Dry Tortugas

Fort Jefferson, Dry Tortugas
Fort Jefferson, Dry Tortugas

The Dry Tortugas, a group of seven islands, lie almost 70 miles (112.9 km) west of Key West. These islands, the surrounding waters and coral reefs, and nesting areas for a variety of wild birds, make up the Dry Tortugas National Park. One of the most unique parks in the national park system, the Dry Tortugas is also one of the smallest, most remote and least visited in the United States due to being accessible only by boat or seaplane.

Visiting the Dry Tortugas, you are in for an unforgettable experience. The history and natural wonders here are truly remarkable. The first thing you'll notice upon entering the park is the massive unfinished fortress named Fort Jefferson located on Garden Key. Composed of over 16 million bricks, Fort Jefferson is the largest of the 19th century American coastal forts. Exploring the fort on a self-guided tour, you will be able to see huge cannons, stroll around the moat on a walkway, and go inside to view the prison cells and other rooms, including where the fort's most famous prisoner, Dr. Samuel Mudd was imprisoned for his participation in the assassination of President Abraham Lincoln.

View of Dry Tortugas
View of Dry Tortugas from Fort Jefferson

Famous for vibrant colorful coral reefs, abundant sea life and shipwrecks, the park is a treasure trove for snorkeling and scuba diving. Directly off the white sandy beach from Fort Jefferson, snorkelers can enjoy some of the best offshore snorkeling in North America. Both beginners and experts will enjoy exploring the shallow waters (5-15 feet) in this protected marine sanctuary that are abundant with colorful tropical fish, starfish, queen conchs and more.

Home to a large colony of unique wild birds, Bush Key, the island adjacent to Fort Jefferson, has the only regular nesting site of Sooty Terns in the United States. Between March and September, birdwatchers will see approximately 100,000 sooty terns coming to nest on the island. Brown noddies, roseate terns, masked boobies, frigate birds, double-crested cormorants and brown pelicans can also be seen here.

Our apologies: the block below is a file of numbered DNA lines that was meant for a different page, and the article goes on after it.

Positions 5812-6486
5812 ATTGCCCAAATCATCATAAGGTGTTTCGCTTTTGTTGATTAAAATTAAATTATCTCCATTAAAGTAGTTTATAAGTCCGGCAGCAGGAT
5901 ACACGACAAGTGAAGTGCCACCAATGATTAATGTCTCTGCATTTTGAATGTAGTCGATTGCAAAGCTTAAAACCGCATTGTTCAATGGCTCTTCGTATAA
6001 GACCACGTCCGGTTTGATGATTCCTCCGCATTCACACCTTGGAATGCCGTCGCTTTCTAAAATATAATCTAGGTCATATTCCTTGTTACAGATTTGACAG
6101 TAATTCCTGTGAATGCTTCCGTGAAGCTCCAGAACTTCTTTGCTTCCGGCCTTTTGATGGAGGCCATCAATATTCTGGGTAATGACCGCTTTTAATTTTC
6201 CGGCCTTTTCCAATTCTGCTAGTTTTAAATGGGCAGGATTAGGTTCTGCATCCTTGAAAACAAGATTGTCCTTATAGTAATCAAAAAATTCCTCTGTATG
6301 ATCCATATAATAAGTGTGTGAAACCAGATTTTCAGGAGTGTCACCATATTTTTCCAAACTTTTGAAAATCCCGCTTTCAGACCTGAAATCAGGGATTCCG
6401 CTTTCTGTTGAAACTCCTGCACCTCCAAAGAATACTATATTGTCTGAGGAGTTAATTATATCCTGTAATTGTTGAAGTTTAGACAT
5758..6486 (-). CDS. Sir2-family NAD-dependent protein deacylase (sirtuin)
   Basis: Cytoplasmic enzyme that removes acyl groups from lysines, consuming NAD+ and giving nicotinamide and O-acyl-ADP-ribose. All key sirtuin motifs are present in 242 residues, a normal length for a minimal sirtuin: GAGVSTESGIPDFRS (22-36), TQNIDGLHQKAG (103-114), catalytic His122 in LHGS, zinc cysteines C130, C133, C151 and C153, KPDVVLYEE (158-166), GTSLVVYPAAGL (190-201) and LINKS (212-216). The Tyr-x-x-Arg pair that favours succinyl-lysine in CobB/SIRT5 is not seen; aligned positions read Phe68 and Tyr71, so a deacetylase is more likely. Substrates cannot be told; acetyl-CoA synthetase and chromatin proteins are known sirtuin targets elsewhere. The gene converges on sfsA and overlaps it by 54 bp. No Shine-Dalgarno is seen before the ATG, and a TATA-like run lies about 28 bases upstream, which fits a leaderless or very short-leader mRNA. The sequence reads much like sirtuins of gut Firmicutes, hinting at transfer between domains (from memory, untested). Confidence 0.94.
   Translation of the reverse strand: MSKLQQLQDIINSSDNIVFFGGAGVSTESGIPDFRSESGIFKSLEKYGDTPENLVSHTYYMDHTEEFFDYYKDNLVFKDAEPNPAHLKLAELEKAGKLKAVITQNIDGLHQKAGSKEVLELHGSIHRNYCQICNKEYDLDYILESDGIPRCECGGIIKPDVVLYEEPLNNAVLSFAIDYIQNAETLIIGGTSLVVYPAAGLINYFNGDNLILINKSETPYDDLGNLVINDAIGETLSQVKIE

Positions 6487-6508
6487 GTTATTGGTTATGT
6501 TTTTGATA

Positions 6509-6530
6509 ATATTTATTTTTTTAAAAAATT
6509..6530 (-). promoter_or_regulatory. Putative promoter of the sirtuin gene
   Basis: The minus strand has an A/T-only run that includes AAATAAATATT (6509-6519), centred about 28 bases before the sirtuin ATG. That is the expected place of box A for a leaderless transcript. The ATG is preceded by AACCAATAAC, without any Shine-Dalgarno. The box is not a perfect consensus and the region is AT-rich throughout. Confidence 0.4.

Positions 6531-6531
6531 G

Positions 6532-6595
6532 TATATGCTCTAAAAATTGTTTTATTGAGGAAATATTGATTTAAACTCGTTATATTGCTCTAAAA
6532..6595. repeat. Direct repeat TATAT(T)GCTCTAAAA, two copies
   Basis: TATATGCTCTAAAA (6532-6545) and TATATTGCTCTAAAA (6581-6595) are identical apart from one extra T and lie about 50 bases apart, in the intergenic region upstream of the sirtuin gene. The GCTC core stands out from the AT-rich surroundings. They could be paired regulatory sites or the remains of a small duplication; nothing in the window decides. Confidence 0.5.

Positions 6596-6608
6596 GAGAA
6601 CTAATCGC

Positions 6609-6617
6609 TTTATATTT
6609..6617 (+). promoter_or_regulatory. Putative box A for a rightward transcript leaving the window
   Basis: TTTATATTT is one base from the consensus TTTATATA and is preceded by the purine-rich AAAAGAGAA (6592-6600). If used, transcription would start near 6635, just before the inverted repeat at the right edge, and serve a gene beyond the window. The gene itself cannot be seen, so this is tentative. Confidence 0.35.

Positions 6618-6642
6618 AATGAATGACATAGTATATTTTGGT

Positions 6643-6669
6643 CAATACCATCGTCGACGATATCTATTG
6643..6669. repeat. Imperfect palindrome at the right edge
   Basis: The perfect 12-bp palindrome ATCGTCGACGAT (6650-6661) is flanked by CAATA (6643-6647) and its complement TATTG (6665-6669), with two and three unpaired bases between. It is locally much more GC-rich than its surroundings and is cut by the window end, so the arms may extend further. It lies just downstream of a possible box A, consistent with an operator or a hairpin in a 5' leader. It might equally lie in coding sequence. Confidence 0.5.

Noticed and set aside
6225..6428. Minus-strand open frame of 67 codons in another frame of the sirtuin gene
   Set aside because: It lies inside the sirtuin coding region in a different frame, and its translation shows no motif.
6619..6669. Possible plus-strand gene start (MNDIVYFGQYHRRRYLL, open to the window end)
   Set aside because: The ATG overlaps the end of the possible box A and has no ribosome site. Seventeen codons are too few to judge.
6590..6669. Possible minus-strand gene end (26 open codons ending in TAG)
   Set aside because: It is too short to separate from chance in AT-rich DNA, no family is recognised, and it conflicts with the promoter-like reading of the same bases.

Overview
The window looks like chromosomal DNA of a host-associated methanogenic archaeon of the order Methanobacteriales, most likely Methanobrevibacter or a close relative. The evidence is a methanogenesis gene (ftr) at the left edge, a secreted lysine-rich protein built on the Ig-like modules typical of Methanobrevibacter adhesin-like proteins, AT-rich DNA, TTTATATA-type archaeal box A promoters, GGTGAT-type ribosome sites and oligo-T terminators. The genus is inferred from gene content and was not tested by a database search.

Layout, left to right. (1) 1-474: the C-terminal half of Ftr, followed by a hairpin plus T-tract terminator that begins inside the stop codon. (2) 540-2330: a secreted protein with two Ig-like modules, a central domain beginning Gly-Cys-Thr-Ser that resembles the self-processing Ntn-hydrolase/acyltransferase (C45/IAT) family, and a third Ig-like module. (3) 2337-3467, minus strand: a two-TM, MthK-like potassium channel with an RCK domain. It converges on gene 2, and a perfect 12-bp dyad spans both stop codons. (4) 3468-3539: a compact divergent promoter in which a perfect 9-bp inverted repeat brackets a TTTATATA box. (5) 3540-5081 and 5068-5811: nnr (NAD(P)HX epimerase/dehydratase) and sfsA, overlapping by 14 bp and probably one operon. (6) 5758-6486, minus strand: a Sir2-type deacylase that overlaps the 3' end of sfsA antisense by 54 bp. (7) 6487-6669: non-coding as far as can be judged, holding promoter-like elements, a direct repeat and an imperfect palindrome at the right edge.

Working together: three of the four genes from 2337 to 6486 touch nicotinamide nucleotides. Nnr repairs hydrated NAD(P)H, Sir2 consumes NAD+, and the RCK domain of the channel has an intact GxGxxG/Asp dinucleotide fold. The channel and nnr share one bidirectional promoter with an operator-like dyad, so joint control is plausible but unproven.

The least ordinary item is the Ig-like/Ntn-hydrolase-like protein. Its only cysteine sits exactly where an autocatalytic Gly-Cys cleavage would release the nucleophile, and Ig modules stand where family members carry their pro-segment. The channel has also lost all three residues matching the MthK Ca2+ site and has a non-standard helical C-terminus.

Discovered in 1513 by the Spanish explorer Ponce De Leon, the islands were given the name Las Tortugas (The Turtles) because of the abundance of sea turtles that could be found in the area. The word 'Dry' was added shortly thereafter because of the lack of fresh water on the islands. Visitors today might be lucky and spot loggerhead, hawksbill, leatherback and green sea turtles swimming in the waters.

Even with the park's remote location, it's no wonder that almost 80,000 visitors enjoy it each year. A wonderland rich in history and nature, the Dry Tortugas is memorable for all who visit.

Fast Facts about the Dry Tortugas National Park:

Entrance Fees:
The entrance fee for the park is $5.00 for visitors 17 and older. The pass is valid for 7 days.

The campground is a self-service fee area with a nightly fee of $3 per person.


  • Public transportation - seaplanes and ferry service are available to the islands from Key West.
  • Private pleasure boats must be fully self-sufficient. U.S. Coast Guard and Geodetic Survey Chart #11438 is necessary for navigation to the Dry Tortugas.
  • Fish and dive charters are available from the Florida Keys and Naples.
  • To visit other islands beside Garden Key/Fort Jefferson, you will need a boat.